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English & Welsh Diaspora: Regional Cultures, Disparate Voices, Remembered Lives Loughborough University, 13-16 April, 2011

While the histories of Scots and Irish rural and local culture are well documented, and Celtic tradition celebrated, less explored are the traditional ways of life of English and Welsh rural or local communities and identities in terms of diasporic event. ‘English & Welsh Diaspora’ aims to address all aspects of English rural and regional experience, consciousness, and representation of displacement, dispossession, the transformation or destruction of communities, the idea of community, across a millennium of change and loss, from the Norman Invasion and the Harrowing of the North to more recent historical and cultural events, such as the closure of mines and factories, the gentrification of English villages, and the closure of post offices. There will, in addition be the exploration of the historical transformation of the landscape, the relation of land to identity, regional as opposed to national identity, folklore, folk practices and oral tradition through song, dance, story-telling and forms of ritual and seasonal practice

Papers are welcome from all humanities disciplines, including, but not restricted to, English, History, Geography, Cultural Studies. Topics may include, but are not limited to, the following: Representations of agricultural labouring classes; regional narratives and representations; George Eliot & the midlands; landscape and identity; traditional song; folklore and belief; seasonal ritual and practice, oral traditions; enclosure; myth and tradition; changing ways of life; John Clare; the English village; Thomas Hardy; dispossession & displacement; the remains of Anglo-Saxon culture & language; riots, rebellion, & protest; agricultural & labouring class poetry; William Cobbett’s rural rides; cricket & rural life; local and communal subjectivities; ‘documentary literature’ from Woodforde to Blythe; mummers & Morris; modern English rural life; parish records & local history; the Poor law; cultural memory & oral tradition; charity & the poor; politics & policing; rural & regional dialect; parish life; gypsies, witches, poachers, highwaymen & other demonized groups; rural crafts; technology & the destruction of traditional agricultural practices.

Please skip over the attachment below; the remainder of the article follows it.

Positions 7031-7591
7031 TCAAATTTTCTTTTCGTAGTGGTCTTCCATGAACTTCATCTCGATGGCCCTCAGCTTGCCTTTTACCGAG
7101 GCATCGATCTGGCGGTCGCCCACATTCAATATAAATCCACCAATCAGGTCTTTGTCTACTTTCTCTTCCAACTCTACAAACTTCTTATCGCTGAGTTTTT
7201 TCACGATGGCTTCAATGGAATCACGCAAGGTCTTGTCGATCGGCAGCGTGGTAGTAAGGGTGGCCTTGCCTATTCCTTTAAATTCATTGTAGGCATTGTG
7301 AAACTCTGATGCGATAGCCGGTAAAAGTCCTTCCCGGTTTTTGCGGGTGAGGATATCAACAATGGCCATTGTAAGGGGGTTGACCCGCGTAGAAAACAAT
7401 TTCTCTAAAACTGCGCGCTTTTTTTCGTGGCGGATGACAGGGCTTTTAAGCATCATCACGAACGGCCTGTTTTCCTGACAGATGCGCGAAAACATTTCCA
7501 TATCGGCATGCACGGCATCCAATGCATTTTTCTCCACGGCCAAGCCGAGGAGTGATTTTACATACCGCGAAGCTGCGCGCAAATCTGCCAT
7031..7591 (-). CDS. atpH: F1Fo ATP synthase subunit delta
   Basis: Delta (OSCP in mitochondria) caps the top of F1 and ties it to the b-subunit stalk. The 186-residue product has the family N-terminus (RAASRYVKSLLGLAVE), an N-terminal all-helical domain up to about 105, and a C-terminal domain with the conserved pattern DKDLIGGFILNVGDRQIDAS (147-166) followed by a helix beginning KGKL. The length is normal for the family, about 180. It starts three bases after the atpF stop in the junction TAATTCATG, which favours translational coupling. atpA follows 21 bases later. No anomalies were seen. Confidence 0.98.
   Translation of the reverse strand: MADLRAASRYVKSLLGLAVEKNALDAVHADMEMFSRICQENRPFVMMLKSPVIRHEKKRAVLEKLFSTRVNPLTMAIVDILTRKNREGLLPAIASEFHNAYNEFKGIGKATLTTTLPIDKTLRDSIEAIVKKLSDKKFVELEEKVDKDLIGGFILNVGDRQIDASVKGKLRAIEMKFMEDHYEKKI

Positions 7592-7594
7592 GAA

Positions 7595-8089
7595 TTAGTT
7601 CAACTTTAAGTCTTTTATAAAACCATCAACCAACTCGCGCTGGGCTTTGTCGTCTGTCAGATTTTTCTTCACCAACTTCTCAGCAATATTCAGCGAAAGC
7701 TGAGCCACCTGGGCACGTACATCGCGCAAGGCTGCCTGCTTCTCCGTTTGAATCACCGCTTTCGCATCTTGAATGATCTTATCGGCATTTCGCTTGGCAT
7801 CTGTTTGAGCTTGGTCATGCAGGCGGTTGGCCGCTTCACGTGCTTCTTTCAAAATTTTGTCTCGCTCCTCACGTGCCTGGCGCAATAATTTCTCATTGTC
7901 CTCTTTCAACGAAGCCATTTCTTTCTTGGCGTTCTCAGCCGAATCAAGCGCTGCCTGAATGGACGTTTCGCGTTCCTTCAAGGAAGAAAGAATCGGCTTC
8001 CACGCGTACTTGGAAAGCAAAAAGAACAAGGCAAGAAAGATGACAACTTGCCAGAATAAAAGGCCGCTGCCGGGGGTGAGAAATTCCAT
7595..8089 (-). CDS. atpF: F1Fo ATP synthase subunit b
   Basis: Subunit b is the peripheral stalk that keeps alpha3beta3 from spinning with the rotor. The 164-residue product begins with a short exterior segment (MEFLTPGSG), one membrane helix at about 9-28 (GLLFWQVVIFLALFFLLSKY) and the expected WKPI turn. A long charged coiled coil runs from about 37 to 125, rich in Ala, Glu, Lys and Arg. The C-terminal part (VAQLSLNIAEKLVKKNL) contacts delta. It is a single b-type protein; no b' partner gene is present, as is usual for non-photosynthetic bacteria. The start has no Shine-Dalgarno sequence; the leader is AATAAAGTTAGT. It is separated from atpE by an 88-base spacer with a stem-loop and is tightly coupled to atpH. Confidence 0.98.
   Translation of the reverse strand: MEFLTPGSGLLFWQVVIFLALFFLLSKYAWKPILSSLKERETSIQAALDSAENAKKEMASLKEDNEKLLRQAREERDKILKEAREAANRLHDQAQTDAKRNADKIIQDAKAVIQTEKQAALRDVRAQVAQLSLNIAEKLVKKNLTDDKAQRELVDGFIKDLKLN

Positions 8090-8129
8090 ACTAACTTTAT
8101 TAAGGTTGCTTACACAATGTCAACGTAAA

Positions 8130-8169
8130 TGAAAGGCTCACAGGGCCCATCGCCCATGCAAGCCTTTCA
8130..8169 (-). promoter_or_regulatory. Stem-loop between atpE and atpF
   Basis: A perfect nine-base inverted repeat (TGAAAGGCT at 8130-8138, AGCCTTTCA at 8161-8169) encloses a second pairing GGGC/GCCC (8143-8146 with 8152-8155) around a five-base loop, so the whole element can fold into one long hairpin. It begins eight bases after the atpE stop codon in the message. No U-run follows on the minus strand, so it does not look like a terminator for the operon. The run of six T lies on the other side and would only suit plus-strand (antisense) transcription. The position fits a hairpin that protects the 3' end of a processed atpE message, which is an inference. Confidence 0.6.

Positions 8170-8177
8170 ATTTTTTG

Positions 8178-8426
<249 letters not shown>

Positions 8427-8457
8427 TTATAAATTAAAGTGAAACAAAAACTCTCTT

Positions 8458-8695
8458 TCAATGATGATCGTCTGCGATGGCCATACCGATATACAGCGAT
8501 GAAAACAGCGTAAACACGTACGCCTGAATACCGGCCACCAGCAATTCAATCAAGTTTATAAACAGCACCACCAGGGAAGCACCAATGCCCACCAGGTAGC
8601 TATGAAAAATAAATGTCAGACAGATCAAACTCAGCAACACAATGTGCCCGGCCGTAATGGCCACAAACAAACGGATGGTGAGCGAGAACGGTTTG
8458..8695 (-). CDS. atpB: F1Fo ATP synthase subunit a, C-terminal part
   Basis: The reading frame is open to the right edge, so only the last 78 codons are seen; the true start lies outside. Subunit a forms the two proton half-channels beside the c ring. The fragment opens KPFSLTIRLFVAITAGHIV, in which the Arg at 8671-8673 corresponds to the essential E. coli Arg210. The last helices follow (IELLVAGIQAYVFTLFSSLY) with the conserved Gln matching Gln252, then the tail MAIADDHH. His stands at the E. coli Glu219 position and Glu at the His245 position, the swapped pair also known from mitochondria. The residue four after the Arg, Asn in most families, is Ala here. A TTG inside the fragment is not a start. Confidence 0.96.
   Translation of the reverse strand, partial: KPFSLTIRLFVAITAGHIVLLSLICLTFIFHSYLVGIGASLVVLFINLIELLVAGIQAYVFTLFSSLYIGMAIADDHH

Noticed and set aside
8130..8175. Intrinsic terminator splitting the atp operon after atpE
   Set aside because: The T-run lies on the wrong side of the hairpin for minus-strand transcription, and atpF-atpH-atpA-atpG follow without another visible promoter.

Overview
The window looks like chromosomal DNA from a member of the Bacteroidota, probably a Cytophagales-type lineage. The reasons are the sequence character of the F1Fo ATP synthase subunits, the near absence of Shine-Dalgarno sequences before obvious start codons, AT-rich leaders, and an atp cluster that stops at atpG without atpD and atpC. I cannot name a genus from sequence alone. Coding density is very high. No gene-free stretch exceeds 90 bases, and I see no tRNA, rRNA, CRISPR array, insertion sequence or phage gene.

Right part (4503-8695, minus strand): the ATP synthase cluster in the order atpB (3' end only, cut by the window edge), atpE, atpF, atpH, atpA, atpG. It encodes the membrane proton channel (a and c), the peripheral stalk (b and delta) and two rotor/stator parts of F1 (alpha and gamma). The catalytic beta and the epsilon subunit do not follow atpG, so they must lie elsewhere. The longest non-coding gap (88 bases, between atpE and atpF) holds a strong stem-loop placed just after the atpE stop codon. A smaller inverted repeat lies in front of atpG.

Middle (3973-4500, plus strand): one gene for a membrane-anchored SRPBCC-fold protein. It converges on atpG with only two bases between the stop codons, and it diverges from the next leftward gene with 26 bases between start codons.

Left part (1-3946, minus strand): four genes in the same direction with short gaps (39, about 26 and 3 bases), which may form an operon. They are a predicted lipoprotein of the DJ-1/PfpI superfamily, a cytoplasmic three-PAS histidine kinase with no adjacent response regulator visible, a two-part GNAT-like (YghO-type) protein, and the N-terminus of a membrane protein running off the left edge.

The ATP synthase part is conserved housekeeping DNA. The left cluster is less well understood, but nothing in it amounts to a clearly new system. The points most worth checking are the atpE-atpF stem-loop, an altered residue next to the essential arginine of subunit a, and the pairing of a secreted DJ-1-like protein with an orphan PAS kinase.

Proposals of 200- 250 words are invited; for further details, or to send a proposal, please contact Professor Julian Wolfreys (J.Wolfreys@lboro.ac.uk)